Assassin's Creed Valhalla's Livestream Was a Tedious Way to Reveal An Exciting Game

While the Assassin's Creed Valhalla reveal tried something different, give me a 4-minute-long trailer over an 8-hour-long stream any day.

Last week, we were hit with a full-on trailer for the newest Assassin’s Creed titleAssassin’s Creed Valhalla. When the trailer released, the DualShockers Discord channel exploded with a discussion on Valhalla, all because of the cinematic footage that was shown. It gave us a taste of the world, some snippets of possible gameplay options (like moral choices), and best of all, a flat-out hype reveal of the hidden blade. This trailer gave me and likely hundreds of thousands of other fans out there what we wanted – an actual announcement of a game that we knew was coming for some time.

Except that wasn’t the first announcement for the game; that came the day before in the form of a stream in which artist BossLogic painted a picture of the upcoming game’s setting. While I was writing for the site, I would check back into our Discord to see people talking about the ongoing Assassin’s Creed stream. As it crept into the late afternoon and people were still discussing it, I realized the stream had been going for five hours. It wouldn’t be another three until it actually ended. I ended up tuning in for a few minutes at a time, but I didn’t leave with much more than I came in with. And that right there–leaving a game’s reveal with just an idea of what it may be–is what made this stream unsuccessful, in my mind.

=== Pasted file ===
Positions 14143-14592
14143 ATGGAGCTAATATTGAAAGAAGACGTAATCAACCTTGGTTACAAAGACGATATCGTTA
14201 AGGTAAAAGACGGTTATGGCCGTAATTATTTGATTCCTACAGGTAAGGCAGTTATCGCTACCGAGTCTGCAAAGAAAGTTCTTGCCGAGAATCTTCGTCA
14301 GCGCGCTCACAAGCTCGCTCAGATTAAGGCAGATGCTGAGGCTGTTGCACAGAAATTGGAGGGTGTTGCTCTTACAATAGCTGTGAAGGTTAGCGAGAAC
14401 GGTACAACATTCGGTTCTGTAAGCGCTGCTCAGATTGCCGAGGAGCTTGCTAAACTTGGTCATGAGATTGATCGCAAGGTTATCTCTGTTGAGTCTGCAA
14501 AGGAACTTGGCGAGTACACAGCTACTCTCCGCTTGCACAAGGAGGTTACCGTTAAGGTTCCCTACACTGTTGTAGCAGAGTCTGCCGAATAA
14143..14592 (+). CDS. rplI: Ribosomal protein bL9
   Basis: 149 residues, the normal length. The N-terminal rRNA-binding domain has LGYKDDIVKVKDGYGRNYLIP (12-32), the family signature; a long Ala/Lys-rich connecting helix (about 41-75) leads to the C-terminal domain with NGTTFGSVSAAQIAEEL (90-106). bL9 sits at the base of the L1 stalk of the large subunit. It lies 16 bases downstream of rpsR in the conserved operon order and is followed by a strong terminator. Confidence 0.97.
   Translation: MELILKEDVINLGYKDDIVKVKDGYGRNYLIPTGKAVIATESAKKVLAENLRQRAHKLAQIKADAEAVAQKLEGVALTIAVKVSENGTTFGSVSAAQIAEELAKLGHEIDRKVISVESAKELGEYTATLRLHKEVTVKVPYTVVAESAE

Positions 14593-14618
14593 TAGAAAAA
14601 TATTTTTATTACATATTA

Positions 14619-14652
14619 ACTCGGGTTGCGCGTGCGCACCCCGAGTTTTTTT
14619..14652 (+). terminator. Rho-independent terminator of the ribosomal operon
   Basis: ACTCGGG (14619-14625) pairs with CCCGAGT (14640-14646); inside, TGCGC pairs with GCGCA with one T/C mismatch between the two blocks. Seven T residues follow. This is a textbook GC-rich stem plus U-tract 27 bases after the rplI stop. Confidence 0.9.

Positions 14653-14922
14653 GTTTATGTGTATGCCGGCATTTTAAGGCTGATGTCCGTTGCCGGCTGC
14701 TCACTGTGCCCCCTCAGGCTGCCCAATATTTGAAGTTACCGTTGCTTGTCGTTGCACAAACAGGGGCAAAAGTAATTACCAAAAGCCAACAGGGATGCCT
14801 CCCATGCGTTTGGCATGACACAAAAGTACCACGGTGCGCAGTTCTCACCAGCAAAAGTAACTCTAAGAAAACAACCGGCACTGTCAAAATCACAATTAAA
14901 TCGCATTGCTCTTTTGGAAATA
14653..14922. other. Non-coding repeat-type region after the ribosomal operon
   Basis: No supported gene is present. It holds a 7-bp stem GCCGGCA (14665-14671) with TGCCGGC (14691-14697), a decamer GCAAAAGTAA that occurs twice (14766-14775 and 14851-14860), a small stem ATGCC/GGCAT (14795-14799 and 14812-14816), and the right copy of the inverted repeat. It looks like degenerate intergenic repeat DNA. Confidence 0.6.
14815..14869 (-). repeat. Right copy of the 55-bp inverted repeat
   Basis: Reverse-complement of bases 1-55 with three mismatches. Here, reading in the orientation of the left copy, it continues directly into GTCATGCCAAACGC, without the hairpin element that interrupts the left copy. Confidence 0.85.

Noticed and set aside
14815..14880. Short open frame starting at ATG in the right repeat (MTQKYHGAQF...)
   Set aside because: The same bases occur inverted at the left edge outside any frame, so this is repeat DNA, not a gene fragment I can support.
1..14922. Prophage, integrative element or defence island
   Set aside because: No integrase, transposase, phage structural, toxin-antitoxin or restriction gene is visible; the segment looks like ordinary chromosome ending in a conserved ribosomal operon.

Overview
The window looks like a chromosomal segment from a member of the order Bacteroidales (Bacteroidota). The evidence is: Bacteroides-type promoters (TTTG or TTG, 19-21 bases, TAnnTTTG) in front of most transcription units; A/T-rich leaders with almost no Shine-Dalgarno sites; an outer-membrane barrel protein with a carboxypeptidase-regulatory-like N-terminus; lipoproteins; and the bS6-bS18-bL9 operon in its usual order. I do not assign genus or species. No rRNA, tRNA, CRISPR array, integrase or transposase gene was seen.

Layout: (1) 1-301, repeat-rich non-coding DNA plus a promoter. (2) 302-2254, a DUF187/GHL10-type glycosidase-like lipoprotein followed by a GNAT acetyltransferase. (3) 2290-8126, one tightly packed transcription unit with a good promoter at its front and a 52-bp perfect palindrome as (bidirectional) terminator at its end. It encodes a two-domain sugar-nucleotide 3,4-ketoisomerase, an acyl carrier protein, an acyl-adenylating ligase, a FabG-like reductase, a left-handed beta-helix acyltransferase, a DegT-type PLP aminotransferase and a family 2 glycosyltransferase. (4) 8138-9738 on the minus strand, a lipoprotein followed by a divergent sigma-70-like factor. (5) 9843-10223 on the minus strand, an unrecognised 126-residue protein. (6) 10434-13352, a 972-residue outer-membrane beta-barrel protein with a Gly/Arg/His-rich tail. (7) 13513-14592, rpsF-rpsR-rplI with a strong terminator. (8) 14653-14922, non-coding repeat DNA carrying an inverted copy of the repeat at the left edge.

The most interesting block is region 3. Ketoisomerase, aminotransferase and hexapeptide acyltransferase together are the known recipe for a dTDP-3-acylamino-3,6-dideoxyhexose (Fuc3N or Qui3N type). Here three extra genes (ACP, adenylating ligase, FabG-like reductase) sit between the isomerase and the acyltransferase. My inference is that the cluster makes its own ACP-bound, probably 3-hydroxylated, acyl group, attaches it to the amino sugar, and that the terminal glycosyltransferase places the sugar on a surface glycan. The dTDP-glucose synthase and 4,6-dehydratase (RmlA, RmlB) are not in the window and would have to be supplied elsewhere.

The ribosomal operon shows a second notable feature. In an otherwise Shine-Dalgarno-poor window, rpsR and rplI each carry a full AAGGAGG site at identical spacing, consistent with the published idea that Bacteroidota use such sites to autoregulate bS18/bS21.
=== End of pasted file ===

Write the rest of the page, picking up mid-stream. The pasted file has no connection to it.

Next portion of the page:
“To me, a game’s reveal should either be a sudden, out-of-left-field jolt of excitement or a long, slow burn.”

Don’t get me wrong; I think the concept of the stream done by BossLogic and Ubisoft was brilliant. Watching an artist work is always interesting – seeing a picture come together and tell a story in real-time is genuinely valuable. But like Professor Oak says, “There’s a time and place for everything, but not now,” and that counts double for this reveal.

To me, a game’s reveal should either be a sudden, out-of-left-field jolt of excitement or a long, slow burn, something including an ARG for fans that really want to get to the bottom of things. I’ve found that most game reveals fit into these two categories, and that’s because they’re effective. Dropping a bomb of a game on fans out of nowhere sends them into a frenzy; I’d know, it’s been done to me. But that steady drip of information over a long period–an experience stretched out over weeks containing different tidbits of info–that works just as well. Valhalla’s reveal fits somewhere between these two; a single surprise stretched over the course of a day. The common denominator between these two types of reveals is what makes them both entirely effective: content.

A game’s reveal has to include something of substance, something for players to grab onto and theorize off of. You know a game’s reveal went well when there are 10 different threads on Reddit harping on about how one small piece of information actually reveals an aspect of gameplay that hasn’t been announced yet. The most recent example of a reveal like this isn’t in the form of a game, but a character for Overwatch, Sombra. The ARG leading up to her reveal included codes hidden in trailers, small in-game details, and so much more. But the most iconic reveal in my memory was for a game that didn’t even exist.